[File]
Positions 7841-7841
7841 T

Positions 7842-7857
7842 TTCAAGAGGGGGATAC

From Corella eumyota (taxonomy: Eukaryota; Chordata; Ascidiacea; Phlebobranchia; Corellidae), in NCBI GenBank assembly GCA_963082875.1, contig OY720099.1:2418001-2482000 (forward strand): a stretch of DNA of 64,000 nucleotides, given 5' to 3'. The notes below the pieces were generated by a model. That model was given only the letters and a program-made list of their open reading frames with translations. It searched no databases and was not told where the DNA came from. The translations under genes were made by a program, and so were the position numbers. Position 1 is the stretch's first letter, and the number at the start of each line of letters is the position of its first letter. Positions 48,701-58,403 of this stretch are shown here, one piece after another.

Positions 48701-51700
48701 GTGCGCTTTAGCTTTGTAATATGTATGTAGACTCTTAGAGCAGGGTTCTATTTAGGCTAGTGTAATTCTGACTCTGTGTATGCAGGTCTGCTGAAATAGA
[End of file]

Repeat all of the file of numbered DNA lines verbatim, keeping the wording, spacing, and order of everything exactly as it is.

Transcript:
Positions 7841-7841
7841 T

Positions 7842-7857
7842 TTCAAGAGGGGGATAC

From Corella eumyota (taxonomy: Eukaryota; Chordata; Ascidiacea; Phlebobranchia; Corellidae), in NCBI GenBank assembly GCA_963082875.1, contig OY720099.1:2418001-2482000 (forward strand): a stretch of DNA of 64,000 nucleotides, given 5' to 3'. The notes below the pieces were generated by a model. That model was given only the letters and a program-made list of their open reading frames with translations. It searched no databases and was not told where the DNA came from. The translations under genes were made by a program, and so were the position numbers. Position 1 is the stretch's first letter, and the number at the start of each line of letters is the position of its first letter. Positions 48,701-58,403 of this stretch are shown here, one piece after another.

Positions 48701-51700
48701 GTGCGCTTTAGCTTTGTAATATGTATGTAGACTCTTAGAGCAGGGTTCTATTTAGGCTAGTGTAATTCTGACTCTGTGTATGCAGGTCTGCTGAAATAGA